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Mainstream, VOL LVIII No 33, New Delhi, August 1, 2020

Letter to the Readers of Mainstream’s Lockdown Edition 19 - August 1

Friday 31 July 2020

Letter to the Readers, Mainstream, VOL LVIII No 33, New Delhi, August 1, 2020:

Corona crisis: India is confronting its worst health crisis since independence. The Covid-19 tally is rising sharply and inching towards the 15-lakh mark. For the past weeks now, the country has seen a huge rise in the growth of infections and is just ranked below Brazil and the US. The situation is getting serious by the day and the government keeps denying any trace of community transmission. Foreign experts are projecting a staggering rise in numbers in India and it is a frightening scenario. An AFP report of July 29 says “over half the people living in the slums of Mumbai have had the coronavirus, according to a city-commissioned study.” The government must become more transparent and give a glimpse of its gravity instead downplaying the numbers and creating the illusion of a vaccine that will instantly fix things; this can mislead people to get casual with the much-needed precautions.

False Talk of Normalcy in Kashmir:

One year ago, that is, on August 5, 2019, the Narendra Modi Government did away with special status as well as Statehood of Jammu and Kashmir and it is time for stock-taking as that former state is far removed from ‘normalcy’ despite all claims of the central government; Many politicians including a former Chief Minister of the State still remain in detention. Alarming new restrictions on the Freedom of Press have now been brought in as the recent Media Policy-2020.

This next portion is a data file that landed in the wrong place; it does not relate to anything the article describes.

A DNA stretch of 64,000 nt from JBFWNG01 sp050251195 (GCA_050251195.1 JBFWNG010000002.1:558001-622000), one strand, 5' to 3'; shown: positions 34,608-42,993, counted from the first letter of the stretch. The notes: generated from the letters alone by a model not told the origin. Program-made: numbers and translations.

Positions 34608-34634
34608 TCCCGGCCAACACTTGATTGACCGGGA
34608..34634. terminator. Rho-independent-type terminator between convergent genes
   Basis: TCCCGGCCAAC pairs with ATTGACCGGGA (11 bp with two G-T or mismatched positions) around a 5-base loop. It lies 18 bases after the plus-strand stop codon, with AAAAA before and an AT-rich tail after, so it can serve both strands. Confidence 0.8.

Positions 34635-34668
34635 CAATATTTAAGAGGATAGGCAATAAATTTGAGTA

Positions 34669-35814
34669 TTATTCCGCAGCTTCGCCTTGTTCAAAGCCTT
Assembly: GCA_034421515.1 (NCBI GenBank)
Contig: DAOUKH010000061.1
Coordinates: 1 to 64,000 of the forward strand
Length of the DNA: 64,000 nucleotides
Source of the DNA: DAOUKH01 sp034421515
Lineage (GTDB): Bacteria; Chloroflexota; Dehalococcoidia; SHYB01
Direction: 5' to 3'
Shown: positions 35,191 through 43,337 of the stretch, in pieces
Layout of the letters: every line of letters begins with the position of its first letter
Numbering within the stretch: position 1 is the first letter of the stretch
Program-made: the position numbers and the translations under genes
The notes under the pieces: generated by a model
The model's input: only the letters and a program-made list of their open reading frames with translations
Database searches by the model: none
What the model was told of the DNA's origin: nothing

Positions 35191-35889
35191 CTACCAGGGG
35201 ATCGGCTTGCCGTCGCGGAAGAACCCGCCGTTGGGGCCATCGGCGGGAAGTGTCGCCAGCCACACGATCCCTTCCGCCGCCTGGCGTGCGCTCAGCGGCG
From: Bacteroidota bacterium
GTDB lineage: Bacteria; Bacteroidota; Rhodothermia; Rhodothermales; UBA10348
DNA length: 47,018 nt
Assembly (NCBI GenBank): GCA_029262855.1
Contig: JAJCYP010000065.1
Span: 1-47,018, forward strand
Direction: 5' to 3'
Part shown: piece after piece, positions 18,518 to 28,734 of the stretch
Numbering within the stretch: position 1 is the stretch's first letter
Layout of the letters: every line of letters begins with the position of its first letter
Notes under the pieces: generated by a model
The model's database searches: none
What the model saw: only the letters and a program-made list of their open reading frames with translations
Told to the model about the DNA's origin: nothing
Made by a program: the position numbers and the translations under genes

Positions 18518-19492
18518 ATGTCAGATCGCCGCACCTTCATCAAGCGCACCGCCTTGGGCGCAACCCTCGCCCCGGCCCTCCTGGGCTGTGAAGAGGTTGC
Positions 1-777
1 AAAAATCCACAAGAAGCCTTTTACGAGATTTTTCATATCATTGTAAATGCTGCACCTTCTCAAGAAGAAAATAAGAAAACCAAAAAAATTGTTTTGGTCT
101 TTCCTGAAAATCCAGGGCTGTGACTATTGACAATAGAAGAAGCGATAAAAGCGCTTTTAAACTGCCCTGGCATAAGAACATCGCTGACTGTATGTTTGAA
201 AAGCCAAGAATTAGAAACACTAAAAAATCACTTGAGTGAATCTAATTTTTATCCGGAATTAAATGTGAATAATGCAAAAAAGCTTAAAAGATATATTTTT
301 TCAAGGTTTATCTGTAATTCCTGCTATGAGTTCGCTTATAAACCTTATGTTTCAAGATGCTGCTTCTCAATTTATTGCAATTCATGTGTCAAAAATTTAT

The policy is designed, as it says, to "foster a genuinely positive image of the government” and it empowers the clerks and cops to examine and vet the articles and news-reports before their publication; the newspapers can be acted against, or be de-empanelled if the material is found to be ‘anti-national’, ‘unethical’ or ‘fake’. This policy sets a bad precedent. There have been protests by Kashmiri journalists but to no avail.
There were security considerations at play in Kashmir in the past too, but there were never such rules. National media bodies better watch it and take note; the type of new media restrictions at work in Srinagar and Leh, could happen tomorrow in New Delhi too if not spoken against and public opinion not mobilised against it.

The Governor in Srinagar, Mr Murmu, should not be making any statement as to when and how elections will be organised.

We are pleased that the Election Commission of India has taken note of this and issued a press release regarding the governor speaking out of turn in disregard of constitutional propriety. The recent interview of the former Chief Minister Omar Abdullah, in The Indian Express, and the blatantly false claims by the government that the Congress party leader Saifuddin Soz is free to move around, both paint a sorry picture. It is clear as daylight that life and political space remain restricted in the Kashmir valley despite all claims of normalcy.

New Delhi seems to have some magic formula about choosing dates.

A trust set up by the government has been made to choose the very same date (as for Kashmir) August 5, 2020 as the day for foundation laying ceremony — of the proposed Ram temple in Ayodhya. We are bang in the middle of a pandemic but some 200 people are supposed to be gathering at Ayodhya for an event intended to make big news — many of the culprits who engineered the demolition of the Babri Mosque in 1992 will probably be the front seat guests. We hope that Mr Narendra Modi is going there strictly in his private capacity as a citizen and not as the Prime Minister. The prime minister of a secular state is supposed to keep a formal distance from private religious events of a particular community. We hope state-run broadcasting entities will demonstrate neutrality and not do a live transmission as if it was an official event. Of course, expecting this would be a bit too much.